Over a decade ago, while I was preparing a conference in New York City for an indigenous researchers meeting, I was examining photographs that could help me illustrate the paradoxes surrounding the historic region known as La Guajira. One of them showed the sinuous lines resembling sandy rivers that furrowed the face of an old wayuu lady, another one showed the lush face of a young indigenous writer who was in charge of a very promising media station in Maracaibo. I thought to myself, these are two guajiras; one garners the history and knowledge of a millennial culture, while the other reflects the capacity of that same people to respond in a creative way to an ever changing universe.
The last photograph depicted Jayariyu Farias Montiel, a young woman who descends from prestigious traditional wayuu chiefs, she went to the university to pursue a degree in communication, publicity, and marketing. During that time, she came up with the idea of creating a bilingual newspaper in Spanish and Wayunuaiki, that could be read in both Colombia and Venezuela, and that would attract bot rural and urban readers from diverse social groups. The publication, called Wayuunaiki, began with a printing run of only three hundred, which then increased to ten thousand copies of a twenty six page publication in full color that had correspondents throughout both countries. Shortly after, with the persevering help of her mother and friends, she was able to have her own a bilingual radio station. Its readers could find the newspaper at fancy shopping malls, remote rancherías, or modest newsstands.
The Greek author Euripides said “The wind doesn’t always blow from the same quadrant or with the same strength”. Soon, Venezuela started to be dismantled by a voracious leadership that claims to be revolutionary without having read the work of Marx, and shows off expensive rolex watches on their wrists. The last time I saw Jayariyu she couldn’t help but show her anguish about her future, her three children, and her projects. The foreign visitors of her touristic inn started being harassed by the government’s security forces and her beloved newspaper started to lose financial support in both sides of the frontier. Just like Montesquieu had said, “When misfortune takes over a country, selfishness becomes universal.”
On September 21st of 2018 devastating news arrived from Venezuela. The brave, beautiful, and pushing Jayariyu fell ill in a country where there are basically no medicines, and passed away in Maracaibo before turning forty years old. Now, her mother, Dulcinea Montiel, is in charge of her legacy: a remembrance and a newspaper that deserve to endure. When my dreams bring her back to my memory, I can’t help but think about the words of Michel de Montaigne about friendship, as interpreted by Jean-Luc Henning: “Friendship, «fragile friendship», is the only mean we have to reconcile with our primal state, our natural state, and to bring down the tyrant who oppresses and defaces it; is the only mean to live freely and to reconcile with primal virtue.”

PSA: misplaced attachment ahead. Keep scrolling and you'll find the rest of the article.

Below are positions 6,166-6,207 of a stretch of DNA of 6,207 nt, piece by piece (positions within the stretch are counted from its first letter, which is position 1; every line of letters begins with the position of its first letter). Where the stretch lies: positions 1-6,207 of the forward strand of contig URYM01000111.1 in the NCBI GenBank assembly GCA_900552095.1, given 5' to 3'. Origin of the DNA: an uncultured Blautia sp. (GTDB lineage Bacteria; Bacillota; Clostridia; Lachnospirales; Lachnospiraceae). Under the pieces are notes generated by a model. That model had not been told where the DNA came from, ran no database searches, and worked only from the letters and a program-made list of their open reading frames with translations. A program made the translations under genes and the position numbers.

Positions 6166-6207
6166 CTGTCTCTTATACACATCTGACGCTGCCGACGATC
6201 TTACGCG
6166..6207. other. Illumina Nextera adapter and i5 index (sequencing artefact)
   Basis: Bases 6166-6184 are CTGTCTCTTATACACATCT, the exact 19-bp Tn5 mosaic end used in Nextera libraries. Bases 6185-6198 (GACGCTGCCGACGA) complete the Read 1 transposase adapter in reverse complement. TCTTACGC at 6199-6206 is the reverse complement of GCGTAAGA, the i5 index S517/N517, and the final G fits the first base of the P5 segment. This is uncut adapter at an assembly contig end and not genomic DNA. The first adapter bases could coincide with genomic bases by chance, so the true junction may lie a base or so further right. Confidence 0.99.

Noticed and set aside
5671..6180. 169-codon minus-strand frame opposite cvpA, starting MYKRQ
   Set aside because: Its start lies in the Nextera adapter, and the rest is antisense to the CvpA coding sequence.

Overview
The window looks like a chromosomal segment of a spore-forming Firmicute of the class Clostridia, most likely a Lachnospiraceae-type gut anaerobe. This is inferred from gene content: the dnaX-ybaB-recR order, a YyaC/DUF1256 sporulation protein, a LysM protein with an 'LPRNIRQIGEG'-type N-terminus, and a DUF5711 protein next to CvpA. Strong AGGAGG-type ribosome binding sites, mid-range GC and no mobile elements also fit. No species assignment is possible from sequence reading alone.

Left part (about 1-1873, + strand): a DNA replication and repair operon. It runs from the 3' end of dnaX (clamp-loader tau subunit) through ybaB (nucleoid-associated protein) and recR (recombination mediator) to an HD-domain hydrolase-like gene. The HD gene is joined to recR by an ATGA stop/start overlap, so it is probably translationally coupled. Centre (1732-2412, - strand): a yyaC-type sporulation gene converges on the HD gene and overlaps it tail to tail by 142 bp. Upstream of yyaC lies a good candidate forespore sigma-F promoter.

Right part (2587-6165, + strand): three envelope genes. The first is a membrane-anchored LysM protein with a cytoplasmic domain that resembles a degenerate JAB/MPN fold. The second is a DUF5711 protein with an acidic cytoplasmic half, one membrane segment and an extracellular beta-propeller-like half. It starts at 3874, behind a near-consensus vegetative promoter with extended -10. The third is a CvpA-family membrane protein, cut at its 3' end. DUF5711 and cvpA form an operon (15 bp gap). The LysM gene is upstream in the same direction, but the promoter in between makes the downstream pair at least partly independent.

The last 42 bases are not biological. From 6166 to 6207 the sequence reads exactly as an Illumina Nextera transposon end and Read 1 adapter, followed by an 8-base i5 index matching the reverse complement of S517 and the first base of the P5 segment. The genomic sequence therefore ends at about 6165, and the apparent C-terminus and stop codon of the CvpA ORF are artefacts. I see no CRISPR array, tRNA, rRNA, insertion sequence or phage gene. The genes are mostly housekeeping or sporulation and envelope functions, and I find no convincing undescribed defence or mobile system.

Translated by Verónica Zacipa Mejía
Weildler Guerra Curvelo is one of the most important Wayuu intellectuals of Colombia. He is an anthropologist, writer, professor, and researcher, and recently he has occupied various posts in the government that have confirmed not only his resolve and his intelligence, but also his honesty. As an academic and researcher, his contributions to the study and diffusion of Wayuu culture have been fundamental. One of his most important books, La disputa y la palabra: la ley en la sociedad wayuu, explains, among other things, the importance of the putchipuu (the palabrero or word-bearer) in the Wayuu community.
Verónica Zacipa Mejía was born in 1982 in Manizales, Colombia. She has an undergraduate degree and a master’s degree in Literature from the Universidad de Los Andes in Bogotá, Colombia. She has extensively studied the life and work of Manuel Quintín Lame Chantre. She combines her work as a translator, copyeditor, and English teacher with her research on indigenous literature.
In our tenth issue, we question the values of literature and journalism in the post-truth age through the words of Mexican writer Juan Villoro and we explore new territories of digital literature in a dossier curated by Scott Weintraub. We also feature memories of the 1968 Tlatelolco Massacre told through graphic narrative, new perspectives on the translation of Shakespeare into Spanish with an essay from Braulio Fernández Biggs, and Wayuu literature from the Venezuelan side of the border than runs through their ancestral lands.